Here are four ways to solidify recruiter and hiring manager alignment — and improve your company’s demand alignment as a result.
1. Collaboration is key
Defining the roles and responsibilities for a job is not a linear process, nor is it one that can be clearly assigned to the hiring manager or recruiter alone. There should be frequent collaboration and a strong feedback loop between recruiters and hiring managers.
Sourcers or recruiters should be involved in the creation of roles and responsibilities. They can work with the hiring manager to define which requirements of the job (such as technology, location, experience, or education) have flexibility. If they anticipate difficulty in a certain area — for example, a hiring manager’s desired experience or technology — they can suggest an alternative like considering candidates in adjacent industries or offering more on-the-job training to more junior candidates.
Recruiters can also continue to be business partners to hiring managers throughout the hiring process by probing the talent pool, looking for bottlenecks, and offering suggestions for tweaking requirements or considering alternatives when necessary.
2. Start off strong with an intake meeting
Before officially opening a role or even writing a first draft of a job description, having an intake meeting (sometimes also called a job kick-off meeting) can help ensure hiring managers and recruiters are aligned from the outset. What does an intake meeting involve? Recruitee suggests covering topics like: the ideal time to hire, the proposed salary for the role, what the interview process will look like, any assessments or take-home assignments the hiring manager would like candidates to complete, and a short list of must-haves for the role.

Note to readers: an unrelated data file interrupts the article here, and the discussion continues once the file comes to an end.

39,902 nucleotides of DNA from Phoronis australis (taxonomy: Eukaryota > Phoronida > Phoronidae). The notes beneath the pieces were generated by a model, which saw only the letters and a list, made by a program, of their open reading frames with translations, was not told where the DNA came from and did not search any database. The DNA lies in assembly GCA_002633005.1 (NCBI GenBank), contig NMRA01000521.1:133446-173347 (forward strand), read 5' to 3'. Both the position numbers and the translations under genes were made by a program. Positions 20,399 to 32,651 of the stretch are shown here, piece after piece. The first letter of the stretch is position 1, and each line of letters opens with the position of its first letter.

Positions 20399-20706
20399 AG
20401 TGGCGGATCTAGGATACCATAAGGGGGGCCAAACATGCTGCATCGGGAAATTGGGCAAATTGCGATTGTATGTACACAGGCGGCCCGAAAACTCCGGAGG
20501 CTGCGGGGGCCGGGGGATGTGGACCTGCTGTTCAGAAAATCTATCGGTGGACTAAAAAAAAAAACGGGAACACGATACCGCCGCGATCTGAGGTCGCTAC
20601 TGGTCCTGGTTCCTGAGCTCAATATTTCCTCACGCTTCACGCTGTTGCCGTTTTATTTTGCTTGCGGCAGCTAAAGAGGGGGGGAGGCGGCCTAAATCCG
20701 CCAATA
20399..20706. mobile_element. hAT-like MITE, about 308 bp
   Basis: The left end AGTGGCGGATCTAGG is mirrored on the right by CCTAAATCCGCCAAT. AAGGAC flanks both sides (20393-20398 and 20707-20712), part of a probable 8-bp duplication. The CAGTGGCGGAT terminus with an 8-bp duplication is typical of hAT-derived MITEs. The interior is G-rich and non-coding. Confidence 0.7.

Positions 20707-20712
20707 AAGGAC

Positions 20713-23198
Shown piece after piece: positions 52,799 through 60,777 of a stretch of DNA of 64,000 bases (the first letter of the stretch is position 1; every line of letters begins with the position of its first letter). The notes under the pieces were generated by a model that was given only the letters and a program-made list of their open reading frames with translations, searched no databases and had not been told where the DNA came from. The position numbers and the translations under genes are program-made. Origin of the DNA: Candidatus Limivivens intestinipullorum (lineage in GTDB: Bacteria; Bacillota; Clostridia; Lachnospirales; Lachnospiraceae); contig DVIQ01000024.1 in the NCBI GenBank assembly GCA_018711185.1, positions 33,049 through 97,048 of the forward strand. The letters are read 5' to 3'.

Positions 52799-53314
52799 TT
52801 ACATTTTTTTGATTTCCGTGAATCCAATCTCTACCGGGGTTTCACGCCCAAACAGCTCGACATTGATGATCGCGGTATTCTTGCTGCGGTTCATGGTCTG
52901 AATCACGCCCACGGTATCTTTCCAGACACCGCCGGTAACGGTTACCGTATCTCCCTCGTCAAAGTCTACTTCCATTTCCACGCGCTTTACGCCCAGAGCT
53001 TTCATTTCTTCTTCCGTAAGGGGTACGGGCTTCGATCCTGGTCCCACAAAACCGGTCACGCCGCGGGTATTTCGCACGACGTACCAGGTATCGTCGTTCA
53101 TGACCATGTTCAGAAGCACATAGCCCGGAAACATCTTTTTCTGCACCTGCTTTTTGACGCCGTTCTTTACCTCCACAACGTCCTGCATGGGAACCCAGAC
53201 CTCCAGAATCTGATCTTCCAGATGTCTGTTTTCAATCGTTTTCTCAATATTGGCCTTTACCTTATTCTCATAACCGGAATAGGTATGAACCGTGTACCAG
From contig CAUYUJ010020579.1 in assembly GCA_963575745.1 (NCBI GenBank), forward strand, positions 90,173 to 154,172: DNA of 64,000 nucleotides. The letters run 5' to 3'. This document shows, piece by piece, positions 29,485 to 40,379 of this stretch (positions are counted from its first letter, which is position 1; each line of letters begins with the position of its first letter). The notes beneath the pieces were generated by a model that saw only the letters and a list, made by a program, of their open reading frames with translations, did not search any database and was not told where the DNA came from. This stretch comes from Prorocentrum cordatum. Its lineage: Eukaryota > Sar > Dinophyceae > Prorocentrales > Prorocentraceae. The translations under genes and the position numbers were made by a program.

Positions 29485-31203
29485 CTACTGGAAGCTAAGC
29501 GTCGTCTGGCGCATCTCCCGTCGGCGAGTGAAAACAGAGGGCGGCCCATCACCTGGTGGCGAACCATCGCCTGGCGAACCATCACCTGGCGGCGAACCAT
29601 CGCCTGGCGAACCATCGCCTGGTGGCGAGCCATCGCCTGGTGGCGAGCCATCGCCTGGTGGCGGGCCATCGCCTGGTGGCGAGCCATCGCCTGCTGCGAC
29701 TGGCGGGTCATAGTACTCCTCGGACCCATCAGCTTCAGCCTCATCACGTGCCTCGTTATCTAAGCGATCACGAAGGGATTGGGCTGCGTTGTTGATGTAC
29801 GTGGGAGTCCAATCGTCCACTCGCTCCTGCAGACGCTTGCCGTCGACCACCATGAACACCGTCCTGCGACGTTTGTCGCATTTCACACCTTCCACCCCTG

It might feel like a burden to add yet another meeting to both the recruiter and hiring manager’s calendars, but this initial effort can pay off in the long run. It gives hiring managers the chance to outline their expectations for the role and recruiters the opportunity to share their up-to-date market knowledge and correct any misconceptions. According to Glassdoor, “While you might think that skipping an intake session will save time, it may not: it can ultimately increase your company’s time-to-hire by sending your recruiter on a wild goose chase.”
3. Set up service-level agreements (SLAs)
“Service-level agreements have proven to be one of the most effective ways to improve recruiting results, increase recruiting consistency, and, at the same time, strengthen the relationship between recruiters and hiring managers,” John Sullivan, an HR thought leader and professor of management at San Francisco State University told the Society for Human Resources Management.